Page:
The next major idealist philosopher was Plotinus (204/5 – 270 AD), who is generally regarded as the founder of Neoplatonism. He was one of the most influential philosophers in antiquity after Plato and Aristotle (who was primarily a philosopher of politics, ethics, and nature). The term “Neoplatonism” is an invention of early 19th century philosophers and was intended to indicate that Plotinus initiated a new phase in the development of the Platonic tradition. The (greatly simplified) basic principles of Neoplatonism are 1) The One (nondual Reality), which is the first principle of all. It is both self-caused and the cause of all dualistic concepts. 2) Intellect, which works with dualistic concepts that are derived from Plato’s Forms. 3) Soul, which is the principle of desire for external objects. These principles are both ultimate ontological realities and explanatory principles.

The eighteenth century British philosopher George Berkeley (1685 – 1753) was one of the major exponents of idealism. He denied the existence of material substance (calling his philosophy immaterialism), and held that the universe consists of God, which is the infinite spirit; of finite spirits including human beings; of ideas that exist only in the minds of spirits; and of nothing else. According to Berkeley, spirits are able to perceive ideas but ideas are inert, without any power to perceive. His most characteristic philosophical doctrine is summarized in the expression “to be is to be perceived.” In other words, to say that a material object exists is to say that the idea of it is perceived by a spirit. Since Berkeley assumed that material objects exist without human spirits to perceive them, the mind that perceives them must be divine rather than human.

The German philosopher Immanuel Kant (1724 – 1804) expounded a form of idealism that he called transcendental idealism. He believed that there is a reality that is independent of human minds (the noumenon, or thing-in-itself), but that is forever unknowable to us. All of our experience, including the experience of our empirical selves (the phenomenon, or thing-as-it-appears), depends on the activity of a transcendental self, also of which we can know nothing.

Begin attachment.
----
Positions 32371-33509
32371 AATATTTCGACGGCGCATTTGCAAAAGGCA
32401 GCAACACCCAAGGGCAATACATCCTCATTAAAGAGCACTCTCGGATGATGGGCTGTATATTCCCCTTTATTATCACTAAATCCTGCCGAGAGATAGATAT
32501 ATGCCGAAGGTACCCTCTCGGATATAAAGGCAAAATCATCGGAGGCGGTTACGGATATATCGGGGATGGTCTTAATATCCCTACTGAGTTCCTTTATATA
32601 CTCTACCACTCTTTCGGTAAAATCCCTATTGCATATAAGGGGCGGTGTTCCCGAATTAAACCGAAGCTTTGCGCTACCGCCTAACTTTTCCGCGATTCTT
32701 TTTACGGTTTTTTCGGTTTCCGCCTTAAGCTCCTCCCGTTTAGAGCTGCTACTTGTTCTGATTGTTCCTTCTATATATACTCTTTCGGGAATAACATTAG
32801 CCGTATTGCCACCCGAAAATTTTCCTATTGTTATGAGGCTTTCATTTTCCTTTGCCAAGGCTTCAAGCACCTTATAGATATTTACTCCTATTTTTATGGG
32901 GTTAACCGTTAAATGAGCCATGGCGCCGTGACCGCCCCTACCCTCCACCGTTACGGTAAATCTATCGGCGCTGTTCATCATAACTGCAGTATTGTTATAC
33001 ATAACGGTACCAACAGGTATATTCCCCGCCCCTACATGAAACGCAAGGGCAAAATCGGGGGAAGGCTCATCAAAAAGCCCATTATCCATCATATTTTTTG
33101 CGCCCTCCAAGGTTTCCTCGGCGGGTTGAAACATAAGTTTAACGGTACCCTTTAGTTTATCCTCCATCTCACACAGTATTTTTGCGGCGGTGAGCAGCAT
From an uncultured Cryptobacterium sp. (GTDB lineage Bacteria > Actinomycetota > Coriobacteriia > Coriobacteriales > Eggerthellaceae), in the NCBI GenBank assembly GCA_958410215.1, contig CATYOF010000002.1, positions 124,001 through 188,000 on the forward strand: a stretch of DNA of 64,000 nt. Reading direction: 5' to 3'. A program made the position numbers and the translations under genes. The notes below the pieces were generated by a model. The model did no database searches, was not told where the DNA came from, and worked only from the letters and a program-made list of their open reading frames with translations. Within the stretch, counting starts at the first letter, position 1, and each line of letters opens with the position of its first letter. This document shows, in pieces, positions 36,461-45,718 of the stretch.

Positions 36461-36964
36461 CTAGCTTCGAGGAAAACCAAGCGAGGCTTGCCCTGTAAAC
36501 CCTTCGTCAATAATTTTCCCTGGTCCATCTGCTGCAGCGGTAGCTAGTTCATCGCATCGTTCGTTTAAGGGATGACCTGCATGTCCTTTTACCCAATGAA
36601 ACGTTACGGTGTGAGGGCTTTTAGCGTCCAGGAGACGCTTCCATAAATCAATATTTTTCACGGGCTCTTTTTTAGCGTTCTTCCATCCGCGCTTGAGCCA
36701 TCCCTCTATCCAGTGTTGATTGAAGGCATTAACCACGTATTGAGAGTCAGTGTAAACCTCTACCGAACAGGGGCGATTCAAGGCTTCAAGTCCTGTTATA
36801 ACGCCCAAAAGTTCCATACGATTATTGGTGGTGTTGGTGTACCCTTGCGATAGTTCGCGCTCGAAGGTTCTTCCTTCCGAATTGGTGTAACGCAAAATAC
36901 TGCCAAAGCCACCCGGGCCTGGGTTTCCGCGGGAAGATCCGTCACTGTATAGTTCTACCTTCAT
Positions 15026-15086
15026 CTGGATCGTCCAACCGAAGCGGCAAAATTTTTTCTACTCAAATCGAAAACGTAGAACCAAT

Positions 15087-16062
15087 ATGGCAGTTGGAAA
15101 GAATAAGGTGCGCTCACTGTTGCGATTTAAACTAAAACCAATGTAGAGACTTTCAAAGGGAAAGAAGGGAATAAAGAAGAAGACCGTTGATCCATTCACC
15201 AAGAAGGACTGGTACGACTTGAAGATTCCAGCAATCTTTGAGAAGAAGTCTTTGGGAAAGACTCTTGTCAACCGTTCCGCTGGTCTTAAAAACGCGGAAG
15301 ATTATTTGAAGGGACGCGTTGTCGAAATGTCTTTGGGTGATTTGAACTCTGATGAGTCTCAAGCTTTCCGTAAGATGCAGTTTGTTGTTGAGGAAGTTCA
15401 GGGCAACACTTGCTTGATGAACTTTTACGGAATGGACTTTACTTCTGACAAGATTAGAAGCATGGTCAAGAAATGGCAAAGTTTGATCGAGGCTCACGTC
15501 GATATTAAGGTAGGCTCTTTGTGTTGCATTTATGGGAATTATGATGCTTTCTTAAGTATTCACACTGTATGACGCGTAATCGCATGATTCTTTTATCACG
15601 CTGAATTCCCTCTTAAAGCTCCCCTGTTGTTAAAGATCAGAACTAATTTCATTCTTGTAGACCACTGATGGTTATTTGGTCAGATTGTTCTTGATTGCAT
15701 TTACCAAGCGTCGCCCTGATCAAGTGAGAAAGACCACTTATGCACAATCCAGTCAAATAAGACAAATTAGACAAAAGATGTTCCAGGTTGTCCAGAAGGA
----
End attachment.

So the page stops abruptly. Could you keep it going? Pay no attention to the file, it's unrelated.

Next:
Georg Wilhelm Friedrich Hegel, also a German philosopher (1770 – 1831), built on the idealist philosophy of Kant, and called his system absolute idealism. He believed that reality is Absolute Mind, Reason, or Spirit. Absolute Mind is universal, while each individual mind is an aspect of it, as is the consciousness and rational activity of each person. Absolute Mind continually develops itself in its quest for its own unification and actualization. For this purpose, it manifests itself as the subjective consciousness of the individual, who undergoes a rational process of development from a purely materialistic and self-centered state to a universal and rational consciousness. In this process, the individual passes through several phases–family, society, state–each of which represents a move from individualism to unity. Human history in general is the progressive movement from bondage to freedom. Such freedom is achieved only as the separate desires of the individual are overcome and integrated into the unified system of the state, in which the will of the individual is replaced by the will of all.

The forms of idealism described above were all formulated by Western philosophers, who almost exclusively depended on rational thought to develop their philosophies. They scarcely took account of the many forms of Eastern philosophy, which are heavily dependent on mystical experience. Furthermore, there was very little recognition of the theories and knowledge that science was developing from the 17th century on.